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King cuts jobs after loss of Altace patent extension

US-based King Pharmaceuticals will cut 20 per cent of its 2,600 employees after a federal appeals court judge ruled against a patent extension on the company's best-selling blood pressure drug, Altace.

US-based King Pharmaceuticals will cut 20 per cent of its 2,600 employees after a federal appeals court judge ruled against a patent extension on the company's best-selling blood pressure drug, Altace (ramapril).

The announcement results from a court ruling in September 2007 which denied King a longer patent the drug. The decision permits generic manufacturers to develop and sell cheaper versions without the worry of a legal battle.

King will begin the layoffs in December 2007, with most being pruned from its sales force in Bristol, according to spokesman James Green. The company says it will save USD 75m to USD 90m in 2008 as a result.

Starting on 22 October 2007, employees will be individually notified of their termination, with all the cuts completed by the end of 2007. All employees will receive 60-day notices and benefits, including severance pay and health care.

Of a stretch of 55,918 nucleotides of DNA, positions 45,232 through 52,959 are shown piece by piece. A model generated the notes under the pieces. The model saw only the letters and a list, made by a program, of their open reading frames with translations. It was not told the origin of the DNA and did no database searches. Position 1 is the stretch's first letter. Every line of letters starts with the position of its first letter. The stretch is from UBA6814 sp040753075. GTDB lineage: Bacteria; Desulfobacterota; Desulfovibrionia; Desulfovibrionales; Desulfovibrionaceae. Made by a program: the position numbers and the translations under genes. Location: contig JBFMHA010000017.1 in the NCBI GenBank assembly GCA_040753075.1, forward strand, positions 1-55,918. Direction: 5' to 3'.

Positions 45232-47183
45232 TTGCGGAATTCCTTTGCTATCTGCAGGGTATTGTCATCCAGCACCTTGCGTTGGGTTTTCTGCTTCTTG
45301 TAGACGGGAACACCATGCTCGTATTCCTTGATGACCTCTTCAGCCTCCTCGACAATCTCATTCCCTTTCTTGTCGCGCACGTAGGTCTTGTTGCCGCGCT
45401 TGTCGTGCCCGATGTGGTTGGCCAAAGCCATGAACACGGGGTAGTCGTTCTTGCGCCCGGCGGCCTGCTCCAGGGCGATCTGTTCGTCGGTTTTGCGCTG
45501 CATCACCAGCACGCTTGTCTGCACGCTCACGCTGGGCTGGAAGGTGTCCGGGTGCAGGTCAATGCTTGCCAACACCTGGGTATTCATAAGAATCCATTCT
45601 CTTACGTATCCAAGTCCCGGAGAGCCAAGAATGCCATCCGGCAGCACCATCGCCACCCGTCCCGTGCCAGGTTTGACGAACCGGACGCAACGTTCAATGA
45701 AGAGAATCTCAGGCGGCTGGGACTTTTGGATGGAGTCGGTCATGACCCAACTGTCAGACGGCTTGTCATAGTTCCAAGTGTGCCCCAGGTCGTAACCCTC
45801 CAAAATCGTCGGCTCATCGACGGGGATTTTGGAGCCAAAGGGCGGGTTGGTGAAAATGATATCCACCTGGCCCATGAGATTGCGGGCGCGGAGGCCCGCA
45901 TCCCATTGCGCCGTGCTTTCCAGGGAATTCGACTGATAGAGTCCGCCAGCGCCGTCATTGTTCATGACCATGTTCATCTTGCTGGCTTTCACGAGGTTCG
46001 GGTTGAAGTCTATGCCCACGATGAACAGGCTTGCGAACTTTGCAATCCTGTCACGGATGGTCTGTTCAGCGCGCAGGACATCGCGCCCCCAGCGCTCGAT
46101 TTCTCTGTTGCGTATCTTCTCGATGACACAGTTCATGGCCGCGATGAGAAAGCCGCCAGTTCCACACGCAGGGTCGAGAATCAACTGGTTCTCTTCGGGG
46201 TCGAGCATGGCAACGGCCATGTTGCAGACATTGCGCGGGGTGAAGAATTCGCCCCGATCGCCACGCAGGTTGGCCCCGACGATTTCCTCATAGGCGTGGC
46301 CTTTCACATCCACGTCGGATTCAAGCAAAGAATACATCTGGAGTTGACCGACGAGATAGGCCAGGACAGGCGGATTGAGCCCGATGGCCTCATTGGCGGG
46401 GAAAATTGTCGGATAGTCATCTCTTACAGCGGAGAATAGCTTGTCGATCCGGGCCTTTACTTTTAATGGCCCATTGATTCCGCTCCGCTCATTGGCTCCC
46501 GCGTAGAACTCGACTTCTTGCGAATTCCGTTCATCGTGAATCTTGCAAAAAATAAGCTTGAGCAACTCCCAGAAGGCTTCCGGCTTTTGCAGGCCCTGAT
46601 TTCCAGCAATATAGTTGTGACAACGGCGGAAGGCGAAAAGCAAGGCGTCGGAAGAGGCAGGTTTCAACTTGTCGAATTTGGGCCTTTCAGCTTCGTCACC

Altace is King's best-selling drug and racked up sales of USD 163m in Q2 FY07, compared with USD 154m in Q2 FY06. The patent runs out on 29 October 2008.

King has filed a petition seeking reconsideration of the ruling, claiming the court was in error. The company now plan to refocus efforts on developing medicines for the neuroscience and hospital/acute care division, including Thrombin-JMI and Epipen.

King's CFO, Joseph Squicciarino, said of the workforce cuts: "We believe the expense reduction measures announced will enable us to continue generating strong cash flow to invest in our pipeline and business development opportunities, further strengthening our neuroscience and hospital/acute care platforms."

On 18 October 2007, King's stock fell USD 0.13 to close at USD 10.72.

 

30th September 2008

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